Hell or High Water proves that a tight story can be told in 100 minutes with well-established characters. These two brothers aren’t great people, but a movie that can make me worry for their plight and safety is effectively written and acted. Foster is one of the best character actors around and does not disappoint. Pine excels in a role that is the furthest thing from his standard polished roles we’ve seen before.
Westerns aren’t for everyone, but they’re so rare now, that they need to be seen. I can’t even view Hell or High Water as a modern day love letter to the genre because, spiritually, it’s a perfect fit to everything that’s come before. It’s not a perfect movie but it provides an ample amount of fun, tension and sadness. B+
From the outset, there’s a decent amount of things to not like about War Dogs. For starters, the pairing of Jonah Hill and Miles Teller seems like a match made in the second circle of Dante’s Inferno. Both actors celebrate a very spotty cinematic track record. For example, Teller is coming off of last year’s Fantastic Four remake. Add to that, one of the most tonally inconsistent directors, Todd Phillips (The Hangover trilogy, Due Date), is directing and writing.
In War Dogs, David Packouz (Teller) is going nowhere in life. It’s not until he reconnects with his childhood friend, Efraim Diveroli (Hill), that his life begins to turn around, for better and much worse. Diveroli has made a small fortune trafficking weapons for the US government in war-torn regions of the world. Together, these two amateurs land big contracts and they seek to fulfill them in any way possible.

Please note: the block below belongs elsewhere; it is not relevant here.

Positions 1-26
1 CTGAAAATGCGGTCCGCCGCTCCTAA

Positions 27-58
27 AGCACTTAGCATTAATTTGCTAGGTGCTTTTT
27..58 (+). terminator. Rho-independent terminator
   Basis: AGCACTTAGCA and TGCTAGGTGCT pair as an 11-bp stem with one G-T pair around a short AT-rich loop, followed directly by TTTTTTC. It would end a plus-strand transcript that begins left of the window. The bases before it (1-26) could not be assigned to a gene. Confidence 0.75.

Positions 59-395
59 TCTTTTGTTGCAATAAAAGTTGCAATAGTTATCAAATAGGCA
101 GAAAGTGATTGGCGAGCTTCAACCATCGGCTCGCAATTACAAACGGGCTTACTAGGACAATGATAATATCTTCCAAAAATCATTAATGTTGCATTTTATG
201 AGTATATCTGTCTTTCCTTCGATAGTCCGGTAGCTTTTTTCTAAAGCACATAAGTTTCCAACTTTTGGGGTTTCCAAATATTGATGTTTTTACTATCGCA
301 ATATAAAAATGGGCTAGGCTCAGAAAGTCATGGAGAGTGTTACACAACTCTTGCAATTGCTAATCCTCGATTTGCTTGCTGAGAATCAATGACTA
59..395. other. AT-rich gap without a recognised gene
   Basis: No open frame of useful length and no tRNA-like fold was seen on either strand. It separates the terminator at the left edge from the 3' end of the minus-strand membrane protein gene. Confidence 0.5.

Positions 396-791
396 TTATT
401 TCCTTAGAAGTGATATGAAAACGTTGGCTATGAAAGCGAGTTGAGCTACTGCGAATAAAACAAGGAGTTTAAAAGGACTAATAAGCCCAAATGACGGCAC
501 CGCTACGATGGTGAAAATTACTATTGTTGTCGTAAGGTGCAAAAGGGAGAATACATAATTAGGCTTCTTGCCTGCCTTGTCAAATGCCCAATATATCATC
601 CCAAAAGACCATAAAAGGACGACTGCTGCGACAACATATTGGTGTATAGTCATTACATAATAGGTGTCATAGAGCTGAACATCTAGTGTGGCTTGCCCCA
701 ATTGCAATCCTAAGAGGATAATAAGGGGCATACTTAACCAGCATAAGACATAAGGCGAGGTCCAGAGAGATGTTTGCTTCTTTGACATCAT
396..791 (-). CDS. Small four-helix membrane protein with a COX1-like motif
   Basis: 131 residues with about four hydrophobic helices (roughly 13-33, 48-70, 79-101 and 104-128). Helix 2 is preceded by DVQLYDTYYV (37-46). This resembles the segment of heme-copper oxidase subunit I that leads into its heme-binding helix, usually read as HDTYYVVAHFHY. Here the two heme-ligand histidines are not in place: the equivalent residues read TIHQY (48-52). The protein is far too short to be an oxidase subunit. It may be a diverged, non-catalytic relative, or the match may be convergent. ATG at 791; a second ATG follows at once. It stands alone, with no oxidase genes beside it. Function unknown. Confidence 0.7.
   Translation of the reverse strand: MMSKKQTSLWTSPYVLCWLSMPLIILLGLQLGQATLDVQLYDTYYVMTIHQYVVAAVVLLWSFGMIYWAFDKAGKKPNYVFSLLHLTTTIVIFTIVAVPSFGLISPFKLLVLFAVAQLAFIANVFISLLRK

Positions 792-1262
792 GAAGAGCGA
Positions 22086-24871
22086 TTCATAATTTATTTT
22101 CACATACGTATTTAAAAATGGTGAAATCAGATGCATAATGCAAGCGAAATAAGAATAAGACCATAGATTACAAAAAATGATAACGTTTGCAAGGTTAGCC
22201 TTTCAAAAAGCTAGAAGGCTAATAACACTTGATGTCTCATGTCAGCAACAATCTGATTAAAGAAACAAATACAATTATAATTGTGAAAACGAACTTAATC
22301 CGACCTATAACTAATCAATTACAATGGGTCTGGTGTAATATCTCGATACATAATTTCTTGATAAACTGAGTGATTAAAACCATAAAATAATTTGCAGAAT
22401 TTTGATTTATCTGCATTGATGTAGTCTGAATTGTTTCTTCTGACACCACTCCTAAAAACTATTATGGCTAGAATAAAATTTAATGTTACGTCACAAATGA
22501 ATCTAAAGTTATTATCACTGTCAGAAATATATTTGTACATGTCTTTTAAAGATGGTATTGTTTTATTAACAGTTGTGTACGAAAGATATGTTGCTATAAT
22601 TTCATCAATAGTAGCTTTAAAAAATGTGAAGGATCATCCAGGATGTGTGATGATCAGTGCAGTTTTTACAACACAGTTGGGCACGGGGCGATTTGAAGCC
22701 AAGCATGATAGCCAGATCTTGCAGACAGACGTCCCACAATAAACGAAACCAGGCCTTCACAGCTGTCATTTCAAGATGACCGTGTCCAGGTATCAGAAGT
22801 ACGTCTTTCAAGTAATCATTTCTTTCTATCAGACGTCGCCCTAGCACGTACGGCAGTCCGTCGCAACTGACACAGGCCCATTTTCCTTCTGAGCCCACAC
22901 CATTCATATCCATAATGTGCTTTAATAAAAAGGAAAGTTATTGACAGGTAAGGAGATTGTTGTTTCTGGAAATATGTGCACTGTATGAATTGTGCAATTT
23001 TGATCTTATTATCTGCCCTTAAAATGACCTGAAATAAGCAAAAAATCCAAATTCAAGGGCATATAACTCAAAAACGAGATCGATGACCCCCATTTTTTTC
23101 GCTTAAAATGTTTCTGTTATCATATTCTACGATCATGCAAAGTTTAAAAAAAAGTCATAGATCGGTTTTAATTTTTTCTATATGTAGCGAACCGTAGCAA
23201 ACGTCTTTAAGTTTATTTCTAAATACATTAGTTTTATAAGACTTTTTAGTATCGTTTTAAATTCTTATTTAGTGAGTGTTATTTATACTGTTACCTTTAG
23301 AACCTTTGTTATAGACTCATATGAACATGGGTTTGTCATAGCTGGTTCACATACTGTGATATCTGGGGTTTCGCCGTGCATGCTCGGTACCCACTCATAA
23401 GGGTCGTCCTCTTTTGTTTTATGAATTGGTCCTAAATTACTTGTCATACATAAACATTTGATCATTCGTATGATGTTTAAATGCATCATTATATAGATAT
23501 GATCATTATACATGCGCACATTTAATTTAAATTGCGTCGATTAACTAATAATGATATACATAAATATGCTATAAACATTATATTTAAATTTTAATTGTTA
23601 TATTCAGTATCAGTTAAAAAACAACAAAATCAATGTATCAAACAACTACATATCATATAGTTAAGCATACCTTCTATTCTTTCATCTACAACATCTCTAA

The movie seemingly tries to convince you about how annoying it will be from the start. Teller, as the story’s anchor, provides narration talking about how war is constant and whether you care for it or not, it’s a substantial part of the economy. Teller’s voice is so passive, that its nihilism feels boring.
That overture is followed by the introduction of Hill’s Diveroli, an overly-confident scumbag with a laugh that can tear paint from the walls.
Sounds terrible, right? The pairing of these two social degenerates should drive any viewer away. However, just as you decide to hate these characters, War Dogs will catch you off guard. Their story of quick success and inevitable failure is completely entertaining. There is a mix of Wolf of Wall Street/Moneyball as far as the explanation of what is actually done in the business (basically, vague descriptions of the actual business). Yet, it’s not the contracts that are fun, it’s the people they are dealing with and the unrealistic demands placed on Packouz and Diveroli.
Phillips has yet to find his feet as a filmmaker. He so badly wants to make this a comedy throughout, but may not understand that some of the more understated moments get the bigger laughs. It takes a solid 20 minutes before a joke lands, not for lack of trying. Essentially, War Dogs works far better as a satire, than a stoner comedy. It unsuccessfully tries to balance both, until it finds its legs.
So, consider me surprised. Jonah Hill puts his heart into playing a despicable braggard that can say whatever he wants. Sure, that’s Jonah Hill in reality, but there’s something captivating about the character. Teller may not quite be the John Cusack-type that the story calls for, but it’s easily his second best performance and movie (Whiplash is his best).
War Dogs is not for everyone. It is overly confident and tells much of the story through vague explanations. The real reason to watch this flick is for the surprising chemistry between Teller and Hill. Worth a rental. B-